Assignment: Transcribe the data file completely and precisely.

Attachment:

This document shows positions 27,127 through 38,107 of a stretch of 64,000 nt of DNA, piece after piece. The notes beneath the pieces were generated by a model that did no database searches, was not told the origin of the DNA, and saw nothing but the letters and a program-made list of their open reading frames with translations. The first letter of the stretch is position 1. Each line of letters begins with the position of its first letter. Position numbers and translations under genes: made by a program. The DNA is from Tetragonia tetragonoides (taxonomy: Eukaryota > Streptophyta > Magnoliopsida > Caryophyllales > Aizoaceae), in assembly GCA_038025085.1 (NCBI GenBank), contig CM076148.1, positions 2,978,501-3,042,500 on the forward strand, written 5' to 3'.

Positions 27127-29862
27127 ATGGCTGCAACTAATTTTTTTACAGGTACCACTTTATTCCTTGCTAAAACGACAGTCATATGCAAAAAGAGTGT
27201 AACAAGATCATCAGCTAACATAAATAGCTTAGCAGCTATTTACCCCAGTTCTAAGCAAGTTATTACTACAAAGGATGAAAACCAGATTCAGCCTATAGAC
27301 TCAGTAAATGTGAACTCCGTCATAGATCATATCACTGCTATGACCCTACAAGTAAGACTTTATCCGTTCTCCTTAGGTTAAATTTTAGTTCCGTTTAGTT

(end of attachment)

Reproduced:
This document shows positions 27,127 through 38,107 of a stretch of 64,000 nt of DNA, piece after piece. The notes beneath the pieces were generated by a model that did no database searches, was not told the origin of the DNA, and saw nothing but the letters and a program-made list of their open reading frames with translations. The first letter of the stretch is position 1. Each line of letters begins with the position of its first letter. Position numbers and translations under genes: made by a program. The DNA is from Tetragonia tetragonoides (taxonomy: Eukaryota > Streptophyta > Magnoliopsida > Caryophyllales > Aizoaceae), in assembly GCA_038025085.1 (NCBI GenBank), contig CM076148.1, positions 2,978,501-3,042,500 on the forward strand, written 5' to 3'.

Positions 27127-29862
27127 ATGGCTGCAACTAATTTTTTTACAGGTACCACTTTATTCCTTGCTAAAACGACAGTCATATGCAAAAAGAGTGT
27201 AACAAGATCATCAGCTAACATAAATAGCTTAGCAGCTATTTACCCCAGTTCTAAGCAAGTTATTACTACAAAGGATGAAAACCAGATTCAGCCTATAGAC
27301 TCAGTAAATGTGAACTCCGTCATAGATCATATCACTGCTATGACCCTACAAGTAAGACTTTATCCGTTCTCCTTAGGTTAAATTTTAGTTCCGTTTAGTT